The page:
AC&R Program Passes Accreditation

Cypress College’s Air Conditioning & Refrigeration Program passed a reaccreditation visit on Oct. 3, ensuring its accreditation for six more years.

Members of validation group HVAC Excellence, which sets educational program standards and verifies their fulfillment, met with Cypress faculty Doug Sallade, Carlos Urquidi, and Richard Hock to tour the Air Conditioning & Refrigeration facilities and review curriculum.

The Air Conditioning & Refrigeration program offers an associate degree and nine certificates, ranging from core knowledge to a four-semester long comprehensive certificate. The Accrediting Commission for Community and Junior Colleges job placement rate reports that 93% of recent program graduates were hired in their field. The US Department of Labor projects a 15% growth in employment by 2026 for Heating, Air Conditioning, and Refrigeration Mechanics and Installers.

The photo above shows the faculty and HVAC Excellence team. From left to right: Sallade, HVAC Excellence Accreditation Specialist James Crisp, Urquidi, Esco Group Director of Technical Education & Standards Eugene Silberstein, Hock, and HVAC Excellence Accreditation Specialist Steven Allen.

Psychology Students, Alumni Go to UCLA for Scientific Research Study

On March 15, a group of psychology students—David Su, Felicia Cleaver, Alejandra Lopez, and Jessica Rojas (shown left to right in the photo above)—from Psychology Club and Psi Beta took a field trip to UCLA to take part in a scientific research study, thanks to Cypress College alumnus Nadia Dellawar.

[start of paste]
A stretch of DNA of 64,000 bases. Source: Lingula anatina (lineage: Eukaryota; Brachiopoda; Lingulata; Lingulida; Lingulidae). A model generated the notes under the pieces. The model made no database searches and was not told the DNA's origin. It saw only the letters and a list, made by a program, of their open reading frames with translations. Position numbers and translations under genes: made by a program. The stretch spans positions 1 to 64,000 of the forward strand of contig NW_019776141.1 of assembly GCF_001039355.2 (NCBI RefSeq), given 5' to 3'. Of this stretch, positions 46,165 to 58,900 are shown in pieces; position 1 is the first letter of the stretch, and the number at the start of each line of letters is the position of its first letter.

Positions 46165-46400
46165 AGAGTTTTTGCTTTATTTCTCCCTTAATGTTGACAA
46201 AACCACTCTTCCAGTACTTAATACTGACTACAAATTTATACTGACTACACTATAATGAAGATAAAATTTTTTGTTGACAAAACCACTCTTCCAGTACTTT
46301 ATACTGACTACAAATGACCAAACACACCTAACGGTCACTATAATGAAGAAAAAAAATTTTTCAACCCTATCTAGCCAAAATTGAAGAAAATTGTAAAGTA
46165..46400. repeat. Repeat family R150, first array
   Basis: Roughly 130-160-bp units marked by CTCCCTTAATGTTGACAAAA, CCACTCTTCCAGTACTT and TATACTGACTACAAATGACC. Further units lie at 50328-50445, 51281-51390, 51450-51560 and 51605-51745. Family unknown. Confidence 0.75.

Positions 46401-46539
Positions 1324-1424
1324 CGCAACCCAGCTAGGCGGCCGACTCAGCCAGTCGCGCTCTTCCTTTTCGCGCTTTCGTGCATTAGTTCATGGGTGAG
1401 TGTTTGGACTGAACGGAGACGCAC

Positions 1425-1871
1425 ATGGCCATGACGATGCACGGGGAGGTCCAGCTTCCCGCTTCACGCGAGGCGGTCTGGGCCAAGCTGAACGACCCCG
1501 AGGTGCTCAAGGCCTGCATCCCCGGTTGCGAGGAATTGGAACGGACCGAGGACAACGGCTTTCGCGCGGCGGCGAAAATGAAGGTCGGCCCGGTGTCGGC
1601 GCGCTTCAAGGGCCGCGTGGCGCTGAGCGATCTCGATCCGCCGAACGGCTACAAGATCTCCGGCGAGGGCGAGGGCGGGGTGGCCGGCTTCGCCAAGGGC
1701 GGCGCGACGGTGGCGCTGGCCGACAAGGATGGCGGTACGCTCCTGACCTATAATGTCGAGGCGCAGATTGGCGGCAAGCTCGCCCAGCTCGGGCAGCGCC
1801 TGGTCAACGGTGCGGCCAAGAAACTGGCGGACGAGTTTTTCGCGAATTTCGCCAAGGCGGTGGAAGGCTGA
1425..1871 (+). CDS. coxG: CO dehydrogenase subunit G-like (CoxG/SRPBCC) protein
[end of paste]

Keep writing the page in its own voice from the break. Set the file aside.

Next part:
Dellawar also ensured students received a behind-the-scenes look at the UCLA Dish (Diet, stress, and health) lab and were able to have a personal Q&A session with current UCLA students, including Brooke Cullen, Dellawar, Maria Ocampo, Lauren Arriola-Sanchez, and Nick Pearson (also shown in the photo above) who had transferred from various community colleges.

Retired Professor Publishes Book on Equestrian History of San Juan Capistrano

A love of horses combined with a knack for storytelling made Donna Friess’ most recent book a natural project.

Capistrano Trails: Ride for the Brand takes a look at the equestrian history of San Juan Capistrano through first-person narratives, and photography and illustrations.

“San Juan is often called the ‘Horse Capital of the West Coast’ or the ‘Horse Capital of Orange County,’” she wrote in a blog post dated August 28 on her personal website. “The community seems to have defied all odds and preserved its historic character and equestrian culture. How is that possible?”

She continued, “That’s when the idea struck me. If I hurried, I could gather up the lived experience of those involved with horses before their stories were lost. Perhaps, I could find the answer to the mystery as to how San Juan has remained a charming Western enclave while the rest of Southern California has succumbed to concrete, glass, and steel.”

Friess is a retired communication studies professor who taught at Cypress College for more than 40 years. She has published several other books, including her debut novel, The Unraveling of Shelby Forrest, in 2015, and 1993’s Cry the Darkness, which won the National Indie Excellence Award and has been published in seven languages.

For more information about Capistrano Trails and other books by Friess, visit her website at